Credit card rates: Student credit cards boost average
Feb. 15, 2011
- Average consumer credit card rate, overall market: 16.89 percent.
- Average credit card rate, non-reward consumer cards: 15.32 percent.
- Average reward credit card rate: 17.55 percent.
- Average student credit card rate: 16.40 percent.
- Average business credit card rate (non-reward): 14.72 percent.
- Average business reward credit card rate: 16.21 percent.
The overall trend in rates for new credit card offers continues to creep slowly upward, though most categories of credit card rates have not yet been affected so far this year. Student rates have been the most affected by rising credit card rates, both in the most recent IndexCreditCards.com survey, and since the beginning of 2011.
Consumer credit card rates
Overall, consumer credit card rates were virtually unchanged since the last survey, moving a point higher to 16.89 percent. This includes both reward and non-reward rates, and comprises a sampling of rates at various levels of credit quality.
So far this year, the spread between reward and non-reward rates has narrowed slightly, with reward rates remaining unchanged at 17.55 percent while non-reward rates have risen seven basis points to 15.32 percent. Looking longer-term though, the spread between reward and non-reward rates has actually risen since mid-2010, increasing from 2.03 percent to 2.23 percent.
This wider interest rate spread between reward and non-reward rates effectively means that consumers are paying more for those reward programs. Ultimately though, the value of a rewards program depends not only on this interest-rate spread, but also on the terms by which rewards are earned, and the individual customer's habits regarding the redemption of those rewards.
Business credit cards
Rates on business credit cards remained unchanged, both for rewards and non-rewards programs. Business credit card rates for rewards programs haven't changed since late October 2010, and non-reward business credit card rates haven't changed since late September 2010.
While this rate stability is welcome, it may be because both categories of business card rates are digesting relatively large increases the last time they did change. Non-reward business credit card rates jumped 25 basis points, from 14.47 percent to 14.72 percent the last time they changed. In contrast, consumer non-reward credit card rates have increased just 13 basis points in total since then.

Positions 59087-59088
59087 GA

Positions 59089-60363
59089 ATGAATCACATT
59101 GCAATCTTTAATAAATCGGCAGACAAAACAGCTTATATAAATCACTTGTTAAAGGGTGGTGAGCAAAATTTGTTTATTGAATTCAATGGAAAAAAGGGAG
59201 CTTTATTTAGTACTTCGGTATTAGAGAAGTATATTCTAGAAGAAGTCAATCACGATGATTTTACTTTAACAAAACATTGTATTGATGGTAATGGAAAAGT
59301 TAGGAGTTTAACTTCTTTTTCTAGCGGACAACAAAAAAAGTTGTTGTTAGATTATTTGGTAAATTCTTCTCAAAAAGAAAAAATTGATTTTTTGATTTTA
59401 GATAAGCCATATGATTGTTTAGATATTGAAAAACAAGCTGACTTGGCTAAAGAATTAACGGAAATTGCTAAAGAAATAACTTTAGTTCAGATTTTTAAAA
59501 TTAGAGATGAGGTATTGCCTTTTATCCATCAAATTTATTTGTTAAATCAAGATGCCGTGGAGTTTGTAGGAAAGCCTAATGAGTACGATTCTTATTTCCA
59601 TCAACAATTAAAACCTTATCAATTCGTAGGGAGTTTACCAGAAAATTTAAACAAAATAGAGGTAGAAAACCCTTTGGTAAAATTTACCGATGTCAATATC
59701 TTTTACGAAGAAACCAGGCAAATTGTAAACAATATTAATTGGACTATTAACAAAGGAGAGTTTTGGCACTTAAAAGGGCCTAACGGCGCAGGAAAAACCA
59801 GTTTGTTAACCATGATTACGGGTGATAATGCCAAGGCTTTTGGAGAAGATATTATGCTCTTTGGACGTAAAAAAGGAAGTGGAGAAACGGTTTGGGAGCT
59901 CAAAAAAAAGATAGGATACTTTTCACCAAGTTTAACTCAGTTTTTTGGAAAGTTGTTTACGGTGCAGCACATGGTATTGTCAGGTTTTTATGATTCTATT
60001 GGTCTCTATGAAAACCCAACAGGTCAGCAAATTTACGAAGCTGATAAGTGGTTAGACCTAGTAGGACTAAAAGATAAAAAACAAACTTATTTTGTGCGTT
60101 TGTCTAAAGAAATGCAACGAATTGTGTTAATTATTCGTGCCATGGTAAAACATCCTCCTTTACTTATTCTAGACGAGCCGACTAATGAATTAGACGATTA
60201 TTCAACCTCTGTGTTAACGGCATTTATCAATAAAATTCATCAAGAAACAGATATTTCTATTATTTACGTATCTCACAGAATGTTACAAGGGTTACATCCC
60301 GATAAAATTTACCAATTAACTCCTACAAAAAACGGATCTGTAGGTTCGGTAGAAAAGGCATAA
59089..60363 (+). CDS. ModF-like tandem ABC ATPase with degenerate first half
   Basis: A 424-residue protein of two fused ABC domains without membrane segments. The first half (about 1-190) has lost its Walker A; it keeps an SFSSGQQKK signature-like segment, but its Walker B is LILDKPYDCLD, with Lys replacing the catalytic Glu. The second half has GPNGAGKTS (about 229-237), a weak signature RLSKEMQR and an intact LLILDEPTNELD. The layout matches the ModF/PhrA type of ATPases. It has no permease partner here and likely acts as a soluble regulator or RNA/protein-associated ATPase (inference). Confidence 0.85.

Similarly, when business reward credit card rates rose in late October, it was by 18 basis points. By way of comparison, consumer reward rates have risen a total of only nine basis points since then.
Student credit cards lead the advance
Student credit card rates saw the greatest change in the most recent survey, rising 17 basis points from 16.23 percent to 16.40 percent. Still, prior to this jump, student credit card rates had been unchanged since July 2010, an incredible run of stability.
It bears watching to see whether this recent climb in student rates was simply a case of those rates playing "catch-up" after staying in one place for a long time, or whether it is the beginning of a trend towards higher rates for student credit cards.
Good credit vs. bad credit
In addition to sampling credit card rates at a variety of credit quality levels, IndexCreditCards.com measures the difference between rates for customers with excellent credit and those for the market overall. According to the most recent survey, this spread stood at 4.02 percent--i.e., credit card rates for people with excellent credit were 4.02 percent lower than average credit card rates. This demonstrates that there is a substantial reward in today's market for maintaining excellent credit.
In total, IndexCreditCards.com surveys information from some 50 different credit cards, and includes multiple credit-rating tiers from many of those cards. Examples of institutions surveyed include Bank of America, HSBC, Citi, American Express, and Capital One. The information compiled not only demonstrates trends in credit card rates over time, but also indicates the different values credit card companies put on different target markets (consumer, business, etc.), as evidenced in the differences between rates for those markets.
Published 02/15/11 (Modified 05/14/14)